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Journal Article

CLASP Constraints on the Magnetization and Geometrical Complexity of the Chromosphere-Corona Transition Region


Manso Sainz,  R.
Department Sun and Heliosphere, Max Planck Institute for Solar System Research, Max Planck Society;

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Trujillo Bueno, J., Štěpán, J., Belluzzi, L., Asensio Ramos, A., Manso Sainz, R., del Pino Alemán, T., et al. (2018). CLASP Constraints on the Magnetization and Geometrical Complexity of the Chromosphere-Corona Transition Region. Astrophysical Journal, Letters, 866(1): L15. doi:10.3847/2041-8213/aae25a.

Cite as: https://hdl.handle.net/21.11116/0000-0003-B6C3-3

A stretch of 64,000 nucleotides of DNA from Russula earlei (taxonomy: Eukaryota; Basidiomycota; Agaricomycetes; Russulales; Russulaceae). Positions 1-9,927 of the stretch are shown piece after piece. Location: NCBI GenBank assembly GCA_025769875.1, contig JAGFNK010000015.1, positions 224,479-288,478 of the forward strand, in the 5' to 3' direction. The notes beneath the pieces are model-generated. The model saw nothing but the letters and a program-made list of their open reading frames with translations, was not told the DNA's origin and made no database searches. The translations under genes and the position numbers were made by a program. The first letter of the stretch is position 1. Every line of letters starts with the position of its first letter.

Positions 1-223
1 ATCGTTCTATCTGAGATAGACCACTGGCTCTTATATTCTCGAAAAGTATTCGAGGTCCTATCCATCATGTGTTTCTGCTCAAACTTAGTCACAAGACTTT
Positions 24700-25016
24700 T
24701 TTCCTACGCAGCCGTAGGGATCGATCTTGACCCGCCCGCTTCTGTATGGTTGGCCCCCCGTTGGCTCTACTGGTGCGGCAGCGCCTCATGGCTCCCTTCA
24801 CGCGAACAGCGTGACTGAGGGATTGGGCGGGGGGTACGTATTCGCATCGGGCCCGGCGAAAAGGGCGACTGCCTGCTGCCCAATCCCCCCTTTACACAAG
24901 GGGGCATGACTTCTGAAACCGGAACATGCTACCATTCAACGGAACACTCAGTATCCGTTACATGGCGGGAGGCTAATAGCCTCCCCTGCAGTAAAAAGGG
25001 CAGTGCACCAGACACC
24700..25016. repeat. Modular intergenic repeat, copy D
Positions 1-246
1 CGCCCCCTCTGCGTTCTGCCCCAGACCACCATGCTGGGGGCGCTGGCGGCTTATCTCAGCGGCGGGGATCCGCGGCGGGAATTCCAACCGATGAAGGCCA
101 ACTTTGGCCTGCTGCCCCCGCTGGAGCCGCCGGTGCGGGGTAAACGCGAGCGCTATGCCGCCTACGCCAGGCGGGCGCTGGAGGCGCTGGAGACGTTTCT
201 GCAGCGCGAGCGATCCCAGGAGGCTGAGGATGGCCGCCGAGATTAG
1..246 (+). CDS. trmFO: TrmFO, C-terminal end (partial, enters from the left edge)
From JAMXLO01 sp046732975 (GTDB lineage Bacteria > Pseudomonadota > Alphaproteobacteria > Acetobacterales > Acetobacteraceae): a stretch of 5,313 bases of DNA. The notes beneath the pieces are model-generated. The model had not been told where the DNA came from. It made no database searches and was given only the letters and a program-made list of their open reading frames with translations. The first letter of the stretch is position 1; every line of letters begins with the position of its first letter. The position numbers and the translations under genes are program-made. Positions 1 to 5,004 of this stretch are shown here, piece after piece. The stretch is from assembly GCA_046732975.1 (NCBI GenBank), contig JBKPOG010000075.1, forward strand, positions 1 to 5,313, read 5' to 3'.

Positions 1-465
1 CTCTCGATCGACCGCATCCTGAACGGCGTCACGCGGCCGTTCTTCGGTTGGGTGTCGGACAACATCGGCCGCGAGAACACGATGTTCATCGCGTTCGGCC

The Chromospheric Lyman-Alpha Spectro-Polarimeter (CLASP) is a suborbital rocket experiment that on 2015 September 3 measured the linear polarization produced by scattering processes in the hydrogen Lyα line of the solar disk radiation. The line-center photons of this spectral line radiation mostly stem from the chromosphere-corona transition region (TR). These unprecedented spectropolarimetric observations revealed an interesting surprise, namely that there is practically no center-to-limb variation (CLV) in the Q/I line-center signals. Using an analytical model, we first show that the geometric complexity of the corrugated surface that delineates the TR has a crucial impact on the CLV of the Q/I and U/I line-center signals. Second, we introduce a statistical description of the solar atmosphere based on a 3D model derived from a state-of-the-art radiation magnetohydrodynamic simulation. Each realization of the statistical ensemble is a 3D model characterized by a given degree of magnetization and corrugation of the TR, and for each such realization we solve the full 3D radiative transfer problem taking into account the impact of the CLASP instrument degradation on the calculated polarization signals. Finally, we apply the statistical inference method presented in a previous paper to show that the TR of the 3D model that produces the best agreement with the CLASP observations has a relatively weak magnetic field and a relatively high degree of corrugation. We emphasize that a suitable way to validate or refute numerical models of the upper solar chromosphere is by confronting calculations and observations of the scattering polarization in ultraviolet lines sensitive to the Hanle effect.